Now is your chance to beautify (Yes, Beautify) the city! Oh and please submit your sign ideas to this blog! I would love to share them! Read about the contest below:
City of Long Beach Traffic Safety Slogan and Sign Contest
Here’s your chance to get involved…
The City Council’s “Long Beach Listens” program has conducted surveys and focus groups on numerous projects, providing the community with opportunities to get involved and have their voice heard. As you probably know by now, the City Council recently voted to lower the City speed limit to 25 miles per hour as part of the new “LB Safety Initiative.” In an effort to inform the community of this new speed limit and safety initiative, the City is launching a contest to determine its new traffic “slogan” and “signs” that will be displayed at all five City entrances.
The City is actively seeking submissions from residents to help with this new initiative. Please submit your ideas for a new City of Long Beach traffic slogan and/or sign to email@example.com.
We know you have great ideas to make the City safer and we want to hear them – so be creative! Finalists will be selected by the City, and residents will have the opportunity to vote on which slogan and sign they like best on the City’s website in the coming weeks.
(I swear I don’t make these posts up) Everyone of my readers seem pissed about all the signs in town. Sign pollution? Yeah, we can all it that, but now I can’t get that Tesla song out of my head: Signs, signs, everywhere there’s signs. Fuckin’ up the scenery, breakin’ my mind. Do this, don’t do that, can’t you read the sign [Watch]
This is from a reader named West Ended:
“I have another one for you. The signs at Georgia Park. The park is done. Take them down.
Q: Where are my trees?
A: They are coming! At a recent very special city council meeting on March 24th, our city:
“authorized to enter into a contract with Louis Barbato Landscaping, Inc., Holbrook, New York for the furnishing and planting of approximately 2700 trees and all associated incidental work, in accordance with plans and specifications on file in the Office of the Commissioner of Public Works, at a cost of $1,390,385 [LINK]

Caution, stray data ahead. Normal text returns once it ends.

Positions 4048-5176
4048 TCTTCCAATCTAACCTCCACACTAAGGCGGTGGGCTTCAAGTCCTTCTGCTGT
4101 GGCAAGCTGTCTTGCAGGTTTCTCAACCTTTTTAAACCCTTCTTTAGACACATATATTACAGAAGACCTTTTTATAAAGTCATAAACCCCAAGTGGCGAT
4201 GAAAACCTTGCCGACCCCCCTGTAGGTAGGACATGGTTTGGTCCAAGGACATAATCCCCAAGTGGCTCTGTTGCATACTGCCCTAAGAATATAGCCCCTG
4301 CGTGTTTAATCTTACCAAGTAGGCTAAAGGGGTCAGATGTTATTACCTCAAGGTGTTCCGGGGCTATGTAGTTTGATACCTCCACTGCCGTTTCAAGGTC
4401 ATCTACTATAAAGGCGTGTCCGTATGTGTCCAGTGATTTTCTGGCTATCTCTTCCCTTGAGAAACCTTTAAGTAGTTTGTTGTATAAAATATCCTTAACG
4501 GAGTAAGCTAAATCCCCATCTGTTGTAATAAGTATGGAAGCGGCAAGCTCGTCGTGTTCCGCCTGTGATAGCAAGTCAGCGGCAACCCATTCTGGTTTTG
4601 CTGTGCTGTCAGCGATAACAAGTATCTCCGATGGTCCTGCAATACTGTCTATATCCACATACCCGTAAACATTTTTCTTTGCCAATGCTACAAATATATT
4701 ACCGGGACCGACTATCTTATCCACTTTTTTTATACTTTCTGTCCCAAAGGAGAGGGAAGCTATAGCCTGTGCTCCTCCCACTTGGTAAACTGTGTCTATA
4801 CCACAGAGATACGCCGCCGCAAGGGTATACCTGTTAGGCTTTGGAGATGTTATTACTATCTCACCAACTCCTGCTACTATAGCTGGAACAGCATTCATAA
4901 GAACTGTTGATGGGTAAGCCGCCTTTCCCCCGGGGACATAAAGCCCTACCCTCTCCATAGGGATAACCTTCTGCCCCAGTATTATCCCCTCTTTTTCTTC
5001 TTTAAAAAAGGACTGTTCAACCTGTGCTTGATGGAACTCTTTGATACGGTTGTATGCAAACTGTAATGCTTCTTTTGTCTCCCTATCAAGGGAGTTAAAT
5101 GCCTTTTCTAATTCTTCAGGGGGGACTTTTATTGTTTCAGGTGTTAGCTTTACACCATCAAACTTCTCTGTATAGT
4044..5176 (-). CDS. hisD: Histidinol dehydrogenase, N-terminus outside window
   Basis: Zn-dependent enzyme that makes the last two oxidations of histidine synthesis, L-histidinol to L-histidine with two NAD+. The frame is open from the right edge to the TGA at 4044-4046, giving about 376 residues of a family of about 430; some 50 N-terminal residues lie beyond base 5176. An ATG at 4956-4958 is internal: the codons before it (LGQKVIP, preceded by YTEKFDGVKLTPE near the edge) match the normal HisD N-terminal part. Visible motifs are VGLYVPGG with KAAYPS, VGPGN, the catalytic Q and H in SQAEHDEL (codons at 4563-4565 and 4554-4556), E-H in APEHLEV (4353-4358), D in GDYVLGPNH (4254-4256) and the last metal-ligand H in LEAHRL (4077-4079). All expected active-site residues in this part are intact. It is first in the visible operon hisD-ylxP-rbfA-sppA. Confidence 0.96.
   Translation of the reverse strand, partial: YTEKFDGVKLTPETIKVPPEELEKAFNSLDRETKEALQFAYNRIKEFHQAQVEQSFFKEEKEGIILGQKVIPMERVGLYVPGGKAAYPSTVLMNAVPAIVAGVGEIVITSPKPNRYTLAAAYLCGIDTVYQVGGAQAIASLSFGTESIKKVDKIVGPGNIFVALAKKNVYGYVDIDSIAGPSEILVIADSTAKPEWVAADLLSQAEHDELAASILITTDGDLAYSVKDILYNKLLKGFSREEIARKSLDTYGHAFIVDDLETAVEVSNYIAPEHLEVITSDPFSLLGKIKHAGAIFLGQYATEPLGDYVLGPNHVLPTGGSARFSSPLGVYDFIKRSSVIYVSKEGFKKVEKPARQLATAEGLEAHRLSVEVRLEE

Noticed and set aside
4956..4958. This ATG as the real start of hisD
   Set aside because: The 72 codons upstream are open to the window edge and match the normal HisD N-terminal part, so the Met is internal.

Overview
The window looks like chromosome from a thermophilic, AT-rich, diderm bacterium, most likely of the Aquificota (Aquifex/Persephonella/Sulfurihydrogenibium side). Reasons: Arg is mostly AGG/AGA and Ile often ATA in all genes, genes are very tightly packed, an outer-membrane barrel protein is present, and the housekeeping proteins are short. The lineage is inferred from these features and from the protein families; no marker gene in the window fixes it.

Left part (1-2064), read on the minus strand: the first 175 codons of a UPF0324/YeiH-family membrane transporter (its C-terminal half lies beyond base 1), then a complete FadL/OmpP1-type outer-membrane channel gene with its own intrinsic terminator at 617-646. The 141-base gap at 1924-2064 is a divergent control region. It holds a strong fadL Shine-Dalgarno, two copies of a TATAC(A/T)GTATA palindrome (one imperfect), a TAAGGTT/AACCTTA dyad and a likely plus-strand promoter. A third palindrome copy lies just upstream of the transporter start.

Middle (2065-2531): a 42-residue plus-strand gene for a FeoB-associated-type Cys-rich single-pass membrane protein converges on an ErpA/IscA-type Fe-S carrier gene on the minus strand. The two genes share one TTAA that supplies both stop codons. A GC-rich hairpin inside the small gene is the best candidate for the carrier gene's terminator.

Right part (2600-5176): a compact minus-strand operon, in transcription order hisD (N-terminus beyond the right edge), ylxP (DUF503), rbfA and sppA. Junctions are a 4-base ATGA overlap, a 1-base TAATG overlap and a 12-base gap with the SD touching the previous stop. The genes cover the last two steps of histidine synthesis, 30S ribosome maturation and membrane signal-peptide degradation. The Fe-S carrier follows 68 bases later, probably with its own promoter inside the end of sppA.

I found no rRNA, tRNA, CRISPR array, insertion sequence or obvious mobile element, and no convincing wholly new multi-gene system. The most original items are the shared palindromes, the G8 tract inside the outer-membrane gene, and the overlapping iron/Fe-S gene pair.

Sign week on SBTC continues to keep continuing! A reader asks:
“Is sign week over? What is up with the signs on the corner of Monroe and Park? I realize the elected ones place signs next to public works projects announcing the project and prominently displaying their names, but now they are not even placing them by the actual location of the project but on Park Ave. for all of us to see?
Yeah, why do those on E. Park Avenue have to know about the reconstruction of 200 Block East Chester Street? Oh wait, it’s election year. Move along…..
“We decided to put the roaster in the front to showcase what we do because people don’t realize we roast all of our own coffee on site,” said Mr. [Bryan] Baquet, who started the business as a part-time roaster in Hicksville in 2010 and moved to Long Beach two years ago, expanding offerings to include espresso and cappuccino drinks, alternative brews, in-house baked goods and weekend waffle breakfasts. [LINK]
I drink Gentle Brew coffee everyday. In fact, I am drinking it as I post this!